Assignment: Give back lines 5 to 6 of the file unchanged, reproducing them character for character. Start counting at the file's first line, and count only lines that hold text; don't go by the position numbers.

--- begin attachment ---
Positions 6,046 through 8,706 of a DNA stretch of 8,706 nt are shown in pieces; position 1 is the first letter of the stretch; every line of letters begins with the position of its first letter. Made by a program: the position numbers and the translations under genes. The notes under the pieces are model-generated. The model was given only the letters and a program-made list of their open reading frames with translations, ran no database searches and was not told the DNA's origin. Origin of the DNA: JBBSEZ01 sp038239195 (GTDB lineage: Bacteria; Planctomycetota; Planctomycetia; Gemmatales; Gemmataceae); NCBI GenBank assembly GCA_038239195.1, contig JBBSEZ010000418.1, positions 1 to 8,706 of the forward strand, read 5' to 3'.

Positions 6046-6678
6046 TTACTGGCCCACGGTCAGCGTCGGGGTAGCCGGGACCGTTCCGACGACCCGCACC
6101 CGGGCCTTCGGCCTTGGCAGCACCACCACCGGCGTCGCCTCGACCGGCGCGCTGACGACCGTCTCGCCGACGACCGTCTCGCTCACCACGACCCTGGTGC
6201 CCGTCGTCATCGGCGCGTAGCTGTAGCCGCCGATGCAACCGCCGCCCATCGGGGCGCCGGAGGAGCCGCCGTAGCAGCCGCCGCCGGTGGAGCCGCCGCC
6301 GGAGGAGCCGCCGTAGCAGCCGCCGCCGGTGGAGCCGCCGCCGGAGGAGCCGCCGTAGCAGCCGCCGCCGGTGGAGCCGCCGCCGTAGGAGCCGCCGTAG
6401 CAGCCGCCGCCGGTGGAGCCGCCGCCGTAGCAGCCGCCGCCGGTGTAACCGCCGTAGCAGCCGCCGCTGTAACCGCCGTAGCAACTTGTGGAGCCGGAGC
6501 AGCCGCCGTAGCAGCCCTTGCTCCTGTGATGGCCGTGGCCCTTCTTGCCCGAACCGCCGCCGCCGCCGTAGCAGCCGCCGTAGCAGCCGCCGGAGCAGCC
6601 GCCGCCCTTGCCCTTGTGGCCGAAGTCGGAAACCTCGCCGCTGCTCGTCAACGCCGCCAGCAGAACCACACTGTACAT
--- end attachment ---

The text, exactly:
6201 CCGTCGTCATCGGCGCGTAGCTGTAGCCGCCGATGCAACCGCCGCCCATCGGGGCGCCGGAGGAGCCGCCGTAGCAGCCGCCGCCGGTGGAGCCGCCGCC
6301 GGAGGAGCCGCCGTAGCAGCCGCCGCCGGTGGAGCCGCCGCCGGAGGAGCCGCCGTAGCAGCCGCCGCCGGTGGAGCCGCCGCCGTAGGAGCCGCCGTAG